So we’ve already determined that that 6.25 pF or negative 174 megapascal value is wrong. But let’s take a closer look at some of these curves that we’re using here and see what jumps out at us. First of all, you’ll notice that there are hysteresis in these curves. So if you just look at the green curve, you’ll notice that there’s a relatively large difference between the adsorption curve, okay. If you take any water potential, okay, and look at the adsorption curve, then you have a water content here, okay. If you look at the desorption curve, then you have a significantly higher water content. And this hysteresis between the adsorption and desorption is something that is pretty much ubiquitous in natural systems. You always see hysteresis and especially, you will see hysteresis in moisture characteristic curves, if there’s a lot of clay in there. One thing that was interesting is that in the soil science literature, you will see references that say there’s no hysteresis in the soil water characteristic curve of a sand. And so here’s a sandy sample. And I would say that, of course, if you blow this up, you will still see hysteresis even in a sand. And this is pretty interesting, because the mechanisms for this aren’t well documented. In a clay you’ll get hysteresis from the differences in adding water to the inner layer, interclay layer spaces, versus the energy required to remove that water from those spaces. But in a sand sample, you don’t have these clay layers to deal with. And this is just water that’s absorbed on the exterior of some mineral particles. And so there’s not really a great mechanism for hysteresis there, but there is some indication that this could be created by the cation exchange sites, which are few and far between on sand particles but are still present. You certainly would see hysteresis in the wet end of the soil water characteristic curve due to the differences between filling and emptying pores and ink bottle effects and things like that. But that’s not what we’re talking about here. What we’re talking about here is water that’s associated with the surfaces of these soil particles and not not capillary water. So this is actually a pretty interesting result to notice that we get hysteresis even in sand samples.

So what are the implications of this hysteresis? Well, if you look at these moisture characteristic curves that I have plotted, you will note that there is a fundamentally different soil water characteristic curve for the soil if you’re adsorbing water versus if you’re desorbing water. And this is something that hasn’t really been paid much attention to. In the soil physics literature or in the geotechnical engineering literature, people will say, yes, I created a moisture characteristic curve, and here are the characteristics of it, here’s the slope. But you really need to specify if that’s an adsorption curve or a desorption curve. In terms of the McKeen framework for expansive soils, if you’re looking in this soil, for instance, at the adsorption curve, you get a slope of negative 10, which puts this in a medium expansive category. If you’re looking at the desorption curve, you get a different slope, You get something that’s less than negative nine, and that puts it into the high range, okay. You’ll notice that in the sandier sample, you jump from a non expansive on the adsorption loop to a low expansiveness on the desorption loop. So take home message here is that you need to pay attention to and you need to specify if you’re dealing with the adsorption leg or the desorption leg of that hysteresis loop because you could come to different conclusions based simply on the history of the sample, whether it’s getting wetter or whether it’s getting drier during your your measurement.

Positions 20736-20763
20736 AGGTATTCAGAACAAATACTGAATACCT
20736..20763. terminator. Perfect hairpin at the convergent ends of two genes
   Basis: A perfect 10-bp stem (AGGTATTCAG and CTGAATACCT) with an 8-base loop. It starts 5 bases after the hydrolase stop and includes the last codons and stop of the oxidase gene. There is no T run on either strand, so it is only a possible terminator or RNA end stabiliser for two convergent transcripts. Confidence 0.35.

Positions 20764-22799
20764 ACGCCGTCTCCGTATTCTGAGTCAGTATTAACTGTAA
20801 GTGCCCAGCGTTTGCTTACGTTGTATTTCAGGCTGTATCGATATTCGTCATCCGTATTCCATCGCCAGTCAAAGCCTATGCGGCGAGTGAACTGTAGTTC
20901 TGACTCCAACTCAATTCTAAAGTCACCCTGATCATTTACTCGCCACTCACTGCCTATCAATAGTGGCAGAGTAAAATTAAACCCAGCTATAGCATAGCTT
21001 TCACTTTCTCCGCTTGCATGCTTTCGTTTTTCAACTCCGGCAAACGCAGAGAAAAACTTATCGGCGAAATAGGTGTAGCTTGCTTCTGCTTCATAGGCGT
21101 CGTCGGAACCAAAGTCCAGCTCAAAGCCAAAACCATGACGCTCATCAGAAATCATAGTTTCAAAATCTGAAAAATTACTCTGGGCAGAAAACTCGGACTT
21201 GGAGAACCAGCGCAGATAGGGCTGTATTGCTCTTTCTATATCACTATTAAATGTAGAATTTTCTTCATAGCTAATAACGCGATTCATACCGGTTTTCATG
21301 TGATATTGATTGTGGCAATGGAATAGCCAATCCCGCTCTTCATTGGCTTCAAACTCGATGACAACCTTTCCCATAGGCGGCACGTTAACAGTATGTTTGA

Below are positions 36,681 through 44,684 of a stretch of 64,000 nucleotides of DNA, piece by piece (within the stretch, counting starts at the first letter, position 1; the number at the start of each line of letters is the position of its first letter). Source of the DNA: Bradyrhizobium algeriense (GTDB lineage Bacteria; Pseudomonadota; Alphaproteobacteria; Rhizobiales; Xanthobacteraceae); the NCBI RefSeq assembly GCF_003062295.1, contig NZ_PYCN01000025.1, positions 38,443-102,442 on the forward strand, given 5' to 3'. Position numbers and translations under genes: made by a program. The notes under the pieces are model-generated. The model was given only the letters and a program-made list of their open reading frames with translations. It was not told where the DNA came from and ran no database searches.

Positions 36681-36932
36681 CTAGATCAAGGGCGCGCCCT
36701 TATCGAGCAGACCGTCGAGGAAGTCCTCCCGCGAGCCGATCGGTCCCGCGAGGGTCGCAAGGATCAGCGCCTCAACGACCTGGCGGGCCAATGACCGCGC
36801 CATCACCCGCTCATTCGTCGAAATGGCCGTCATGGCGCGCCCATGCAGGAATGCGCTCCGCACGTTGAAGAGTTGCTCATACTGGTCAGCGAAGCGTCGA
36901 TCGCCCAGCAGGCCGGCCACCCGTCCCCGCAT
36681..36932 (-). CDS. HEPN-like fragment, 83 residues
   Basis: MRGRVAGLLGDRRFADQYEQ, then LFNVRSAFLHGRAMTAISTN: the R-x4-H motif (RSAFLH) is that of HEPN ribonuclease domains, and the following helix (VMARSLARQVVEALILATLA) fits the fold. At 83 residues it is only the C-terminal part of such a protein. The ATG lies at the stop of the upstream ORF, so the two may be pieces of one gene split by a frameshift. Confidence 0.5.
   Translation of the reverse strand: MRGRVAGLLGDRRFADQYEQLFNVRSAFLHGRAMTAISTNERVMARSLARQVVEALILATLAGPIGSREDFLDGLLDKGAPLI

The other thing that we noticed and this is really why you had to kind of squint at those curves that I saw to be able to fit them with the straight line is that there are inflections in the dry end of the soil water characteristic curve, especially in the high clay samples. You’ll note that they’re inflections, these all occur, in this case, at about the same water potential, and these are probably due to water being adsorbed into the interlayer spaces. As the clay expands and water goes between the clay layers, then then you’ll see a difference in the energy state necessary to get the water in and out. And so you see these inflections. What are the implication of these inflections? Well, if you’re using that single point soil water characteristic curve method that I was advocating earlier, and you collect your one point here at something like air dry, you’re going to get a different soil water characteristic curve than if you grab your single point over here. You’ll notice that these lines are quite different from each other, okay, and have different slopes. So you’re quite likely to have a different conclusion when you’re using your specific surface area analysis or your expansive soil analysis. So you have to be careful when you’re working with high clay soils, and especially with your 2:1 clays that are shrinking and swelling. And interestingly, this inflection hasn’t been observed before the VSA instrument. If you’re doing this with a WP4C, then you have only maybe 5 or 10 points along this curve, and it’s real easy to miss these inflections. So this is something that the VSA instrument has allowed us to look at in a lot more detail. And there are groups out there that are looking at these relationships and really putting mechanistic effects to explain what’s going on here.